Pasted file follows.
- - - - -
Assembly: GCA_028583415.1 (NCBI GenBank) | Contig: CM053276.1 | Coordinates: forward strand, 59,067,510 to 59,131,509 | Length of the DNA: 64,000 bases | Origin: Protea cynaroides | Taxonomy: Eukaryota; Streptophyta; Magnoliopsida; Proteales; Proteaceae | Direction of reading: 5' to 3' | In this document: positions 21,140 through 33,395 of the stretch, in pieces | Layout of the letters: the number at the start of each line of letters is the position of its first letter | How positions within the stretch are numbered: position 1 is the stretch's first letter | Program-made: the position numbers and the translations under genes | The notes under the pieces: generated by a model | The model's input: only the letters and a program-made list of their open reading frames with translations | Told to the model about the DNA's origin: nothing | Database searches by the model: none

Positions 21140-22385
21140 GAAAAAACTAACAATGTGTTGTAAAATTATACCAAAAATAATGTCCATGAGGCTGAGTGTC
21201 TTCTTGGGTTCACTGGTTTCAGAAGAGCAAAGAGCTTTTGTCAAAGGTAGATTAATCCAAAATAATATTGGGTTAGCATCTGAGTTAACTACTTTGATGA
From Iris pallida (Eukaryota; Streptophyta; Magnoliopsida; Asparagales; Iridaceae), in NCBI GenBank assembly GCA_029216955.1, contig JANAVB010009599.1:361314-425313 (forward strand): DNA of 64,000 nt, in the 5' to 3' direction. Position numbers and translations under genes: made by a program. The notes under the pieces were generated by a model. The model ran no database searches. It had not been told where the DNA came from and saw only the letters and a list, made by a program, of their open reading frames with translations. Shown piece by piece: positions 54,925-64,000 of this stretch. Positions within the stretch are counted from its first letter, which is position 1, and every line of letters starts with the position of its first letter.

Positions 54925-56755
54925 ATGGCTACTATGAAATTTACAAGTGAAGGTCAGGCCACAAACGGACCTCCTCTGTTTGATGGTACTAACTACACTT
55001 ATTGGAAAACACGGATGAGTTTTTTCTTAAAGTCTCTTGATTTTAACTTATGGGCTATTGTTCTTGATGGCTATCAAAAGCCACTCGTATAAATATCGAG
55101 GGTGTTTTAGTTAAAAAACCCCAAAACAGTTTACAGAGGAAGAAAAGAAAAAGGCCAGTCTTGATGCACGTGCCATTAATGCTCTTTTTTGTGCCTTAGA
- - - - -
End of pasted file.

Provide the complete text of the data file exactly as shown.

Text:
Assembly: GCA_028583415.1 (NCBI GenBank) | Contig: CM053276.1 | Coordinates: forward strand, 59,067,510 to 59,131,509 | Length of the DNA: 64,000 bases | Origin: Protea cynaroides | Taxonomy: Eukaryota; Streptophyta; Magnoliopsida; Proteales; Proteaceae | Direction of reading: 5' to 3' | In this document: positions 21,140 through 33,395 of the stretch, in pieces | Layout of the letters: the number at the start of each line of letters is the position of its first letter | How positions within the stretch are numbered: position 1 is the stretch's first letter | Program-made: the position numbers and the translations under genes | The notes under the pieces: generated by a model | The model's input: only the letters and a program-made list of their open reading frames with translations | Told to the model about the DNA's origin: nothing | Database searches by the model: none

Positions 21140-22385
21140 GAAAAAACTAACAATGTGTTGTAAAATTATACCAAAAATAATGTCCATGAGGCTGAGTGTC
21201 TTCTTGGGTTCACTGGTTTCAGAAGAGCAAAGAGCTTTTGTCAAAGGTAGATTAATCCAAAATAATATTGGGTTAGCATCTGAGTTAACTACTTTGATGA
From Iris pallida (Eukaryota; Streptophyta; Magnoliopsida; Asparagales; Iridaceae), in NCBI GenBank assembly GCA_029216955.1, contig JANAVB010009599.1:361314-425313 (forward strand): DNA of 64,000 nt, in the 5' to 3' direction. Position numbers and translations under genes: made by a program. The notes under the pieces were generated by a model. The model ran no database searches. It had not been told where the DNA came from and saw only the letters and a list, made by a program, of their open reading frames with translations. Shown piece by piece: positions 54,925-64,000 of this stretch. Positions within the stretch are counted from its first letter, which is position 1, and every line of letters starts with the position of its first letter.

Positions 54925-56755
54925 ATGGCTACTATGAAATTTACAAGTGAAGGTCAGGCCACAAACGGACCTCCTCTGTTTGATGGTACTAACTACACTT
55001 ATTGGAAAACACGGATGAGTTTTTTCTTAAAGTCTCTTGATTTTAACTTATGGGCTATTGTTCTTGATGGCTATCAAAAGCCACTCGTATAAATATCGAG
55101 GGTGTTTTAGTTAAAAAACCCCAAAACAGTTTACAGAGGAAGAAAAGAAAAAGGCCAGTCTTGATGCACGTGCCATTAATGCTCTTTTTTGTGCCTTAGA